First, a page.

animal cell endocytic pathway
Diagram of the pathways that intersect endosomes in the endocytic pathway of animal cells. Examples of molecules that follow some of the pathways are shown, including receptors for EGF, transferrin, and lysosomal hydrolases. Recycling endosomes, and compartments and pathways found in more specialized cells, are not shown.

There are three main compartments that have pathways that connect with endosomes. More pathways exist in specialized cells, such as melanocytes and polarized cells. For example, in epithelial cells, a special process called transcytosis allows some materials to enter one side of a cell and exit from the opposite side. Also, in some circumstances, late endosomes/MVBs fuse with the plasma membrane instead of with lysosomes, releasing the lumenal vesicles, now called exosomes, into the extracellular medium.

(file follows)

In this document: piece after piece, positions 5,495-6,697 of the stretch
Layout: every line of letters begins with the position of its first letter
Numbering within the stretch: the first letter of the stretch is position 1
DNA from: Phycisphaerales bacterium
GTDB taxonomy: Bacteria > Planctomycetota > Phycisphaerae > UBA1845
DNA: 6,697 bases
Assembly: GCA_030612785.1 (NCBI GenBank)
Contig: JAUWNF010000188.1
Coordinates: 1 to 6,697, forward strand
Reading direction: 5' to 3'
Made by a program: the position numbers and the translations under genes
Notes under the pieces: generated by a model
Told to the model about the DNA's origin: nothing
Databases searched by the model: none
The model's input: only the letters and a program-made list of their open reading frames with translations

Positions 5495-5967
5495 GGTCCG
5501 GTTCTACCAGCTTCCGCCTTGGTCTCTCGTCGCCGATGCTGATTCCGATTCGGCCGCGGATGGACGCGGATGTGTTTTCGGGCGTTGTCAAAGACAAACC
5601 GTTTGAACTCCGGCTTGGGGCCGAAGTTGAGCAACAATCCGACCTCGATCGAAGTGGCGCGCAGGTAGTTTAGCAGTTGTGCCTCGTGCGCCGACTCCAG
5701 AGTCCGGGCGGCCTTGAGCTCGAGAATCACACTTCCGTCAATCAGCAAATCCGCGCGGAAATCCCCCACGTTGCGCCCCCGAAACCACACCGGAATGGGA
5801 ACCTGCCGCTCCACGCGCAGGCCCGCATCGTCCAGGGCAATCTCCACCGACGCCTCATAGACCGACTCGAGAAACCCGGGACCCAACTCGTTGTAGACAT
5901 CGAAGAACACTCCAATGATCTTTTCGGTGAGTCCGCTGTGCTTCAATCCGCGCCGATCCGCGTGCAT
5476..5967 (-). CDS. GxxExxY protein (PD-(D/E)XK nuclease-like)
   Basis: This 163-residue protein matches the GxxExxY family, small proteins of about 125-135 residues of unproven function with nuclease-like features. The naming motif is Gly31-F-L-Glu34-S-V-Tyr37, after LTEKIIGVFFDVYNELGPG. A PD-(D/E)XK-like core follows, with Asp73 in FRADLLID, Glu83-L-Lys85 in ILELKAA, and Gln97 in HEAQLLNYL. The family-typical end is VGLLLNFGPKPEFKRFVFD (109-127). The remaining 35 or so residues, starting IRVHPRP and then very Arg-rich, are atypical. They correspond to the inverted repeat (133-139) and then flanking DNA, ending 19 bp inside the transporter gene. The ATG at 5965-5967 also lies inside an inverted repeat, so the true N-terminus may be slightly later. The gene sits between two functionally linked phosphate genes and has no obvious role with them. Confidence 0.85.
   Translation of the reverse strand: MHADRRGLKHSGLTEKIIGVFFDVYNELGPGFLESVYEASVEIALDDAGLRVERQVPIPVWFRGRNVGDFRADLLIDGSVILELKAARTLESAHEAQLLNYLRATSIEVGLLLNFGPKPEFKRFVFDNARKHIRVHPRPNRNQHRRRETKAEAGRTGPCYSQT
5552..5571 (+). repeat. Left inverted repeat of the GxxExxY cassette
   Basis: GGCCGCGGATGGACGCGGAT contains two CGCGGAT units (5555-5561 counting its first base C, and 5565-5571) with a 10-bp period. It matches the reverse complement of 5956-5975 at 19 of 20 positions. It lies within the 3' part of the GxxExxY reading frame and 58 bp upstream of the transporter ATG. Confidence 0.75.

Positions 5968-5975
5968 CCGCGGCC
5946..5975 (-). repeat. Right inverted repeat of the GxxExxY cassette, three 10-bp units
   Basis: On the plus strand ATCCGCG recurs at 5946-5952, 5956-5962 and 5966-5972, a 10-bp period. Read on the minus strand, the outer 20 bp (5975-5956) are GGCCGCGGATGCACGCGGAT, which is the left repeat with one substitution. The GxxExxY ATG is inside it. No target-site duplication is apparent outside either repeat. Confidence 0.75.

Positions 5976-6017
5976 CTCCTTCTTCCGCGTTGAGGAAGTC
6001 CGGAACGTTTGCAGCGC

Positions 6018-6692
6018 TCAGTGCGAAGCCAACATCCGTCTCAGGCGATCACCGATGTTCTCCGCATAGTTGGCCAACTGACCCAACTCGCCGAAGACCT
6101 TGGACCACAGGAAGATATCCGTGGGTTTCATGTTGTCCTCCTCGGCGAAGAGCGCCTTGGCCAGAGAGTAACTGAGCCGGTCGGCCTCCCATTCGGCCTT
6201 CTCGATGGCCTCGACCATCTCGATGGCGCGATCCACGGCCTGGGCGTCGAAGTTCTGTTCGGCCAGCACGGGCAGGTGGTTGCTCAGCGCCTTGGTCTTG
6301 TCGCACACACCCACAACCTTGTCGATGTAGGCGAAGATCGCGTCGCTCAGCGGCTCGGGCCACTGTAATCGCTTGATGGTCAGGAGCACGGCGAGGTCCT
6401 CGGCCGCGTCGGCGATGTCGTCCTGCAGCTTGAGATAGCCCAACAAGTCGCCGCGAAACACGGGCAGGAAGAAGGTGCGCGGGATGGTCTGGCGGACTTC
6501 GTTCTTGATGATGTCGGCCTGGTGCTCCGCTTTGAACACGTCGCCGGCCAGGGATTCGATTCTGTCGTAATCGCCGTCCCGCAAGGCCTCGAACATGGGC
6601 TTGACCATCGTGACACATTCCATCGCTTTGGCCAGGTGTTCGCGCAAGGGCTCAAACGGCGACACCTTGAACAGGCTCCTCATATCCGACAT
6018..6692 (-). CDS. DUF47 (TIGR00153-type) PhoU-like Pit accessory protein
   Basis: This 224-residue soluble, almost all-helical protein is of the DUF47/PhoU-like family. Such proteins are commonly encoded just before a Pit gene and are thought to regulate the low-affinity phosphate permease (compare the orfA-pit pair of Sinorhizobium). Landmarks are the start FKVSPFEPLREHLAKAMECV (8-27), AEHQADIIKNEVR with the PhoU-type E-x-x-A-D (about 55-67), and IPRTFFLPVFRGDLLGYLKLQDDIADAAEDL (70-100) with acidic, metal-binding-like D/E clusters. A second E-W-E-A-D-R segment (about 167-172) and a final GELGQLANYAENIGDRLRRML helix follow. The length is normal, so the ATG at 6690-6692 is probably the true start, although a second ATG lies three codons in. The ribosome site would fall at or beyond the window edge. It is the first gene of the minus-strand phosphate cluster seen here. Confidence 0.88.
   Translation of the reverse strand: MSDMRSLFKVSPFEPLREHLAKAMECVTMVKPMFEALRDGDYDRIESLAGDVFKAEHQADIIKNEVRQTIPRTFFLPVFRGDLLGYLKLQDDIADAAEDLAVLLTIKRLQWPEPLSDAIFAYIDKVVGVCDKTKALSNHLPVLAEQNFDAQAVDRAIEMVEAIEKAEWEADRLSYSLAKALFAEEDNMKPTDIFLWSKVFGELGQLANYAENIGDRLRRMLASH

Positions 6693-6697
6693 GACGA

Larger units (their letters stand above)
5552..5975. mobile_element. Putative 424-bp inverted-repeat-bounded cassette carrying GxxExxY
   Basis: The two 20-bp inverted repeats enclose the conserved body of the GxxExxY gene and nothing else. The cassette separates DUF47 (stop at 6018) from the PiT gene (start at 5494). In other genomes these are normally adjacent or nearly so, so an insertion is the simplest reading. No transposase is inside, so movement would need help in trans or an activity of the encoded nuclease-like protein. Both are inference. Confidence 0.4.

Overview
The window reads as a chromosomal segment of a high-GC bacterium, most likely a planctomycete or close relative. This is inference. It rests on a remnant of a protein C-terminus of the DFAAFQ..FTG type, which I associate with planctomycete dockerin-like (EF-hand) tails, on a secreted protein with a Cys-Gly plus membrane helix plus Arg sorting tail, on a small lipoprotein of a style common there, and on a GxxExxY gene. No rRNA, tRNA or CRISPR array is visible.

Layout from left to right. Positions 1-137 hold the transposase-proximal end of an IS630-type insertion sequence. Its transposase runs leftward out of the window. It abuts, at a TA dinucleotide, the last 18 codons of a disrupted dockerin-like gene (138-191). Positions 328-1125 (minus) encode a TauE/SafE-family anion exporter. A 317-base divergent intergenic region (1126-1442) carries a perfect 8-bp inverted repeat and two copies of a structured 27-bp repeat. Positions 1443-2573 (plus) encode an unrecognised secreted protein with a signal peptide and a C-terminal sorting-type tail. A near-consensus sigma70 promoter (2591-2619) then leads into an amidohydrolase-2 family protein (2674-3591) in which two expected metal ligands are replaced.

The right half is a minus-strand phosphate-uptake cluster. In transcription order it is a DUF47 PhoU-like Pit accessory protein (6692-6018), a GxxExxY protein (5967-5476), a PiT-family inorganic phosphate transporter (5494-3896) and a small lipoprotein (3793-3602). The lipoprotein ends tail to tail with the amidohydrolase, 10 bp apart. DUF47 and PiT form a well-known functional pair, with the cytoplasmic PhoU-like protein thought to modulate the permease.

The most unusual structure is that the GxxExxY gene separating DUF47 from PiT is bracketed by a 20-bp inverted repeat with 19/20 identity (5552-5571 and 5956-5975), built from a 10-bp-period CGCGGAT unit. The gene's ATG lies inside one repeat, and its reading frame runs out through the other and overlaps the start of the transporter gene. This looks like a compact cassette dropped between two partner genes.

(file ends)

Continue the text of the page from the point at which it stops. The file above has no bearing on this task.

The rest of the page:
It should be noted that there is no consensus as to the exact nature of these pathways, and the sequential route taken by any given cargo in any given situation will tend to be a matter of debate.

Golgi to/from endosomes

Vesicles pass between the Golgi and endosomes in both directions. The GGAs and AP-1 clathrin-coated vesicle adaptors make vesicles at the Golgi that carry molecules to endosomes.[17] In the opposite direction, retromer generates vesicles at early endosomes that carry molecules back to the Golgi. Some studies describe a retrograde traffic pathway from late endosomes to the Golgi that is mediated by Rab9 and TIP47, but other studies dispute these findings. Molecules that follow these pathways include the mannose-6-phosphate receptors that carry lysosomal hydrolases to the endocytic pathway. The hydrolases are released in the acidic environment of endosomes, and the receptor is retrieved to the Golgi by retromer and Rab9.

Plasma membrane to/from early endosomes (via recycling endosomes)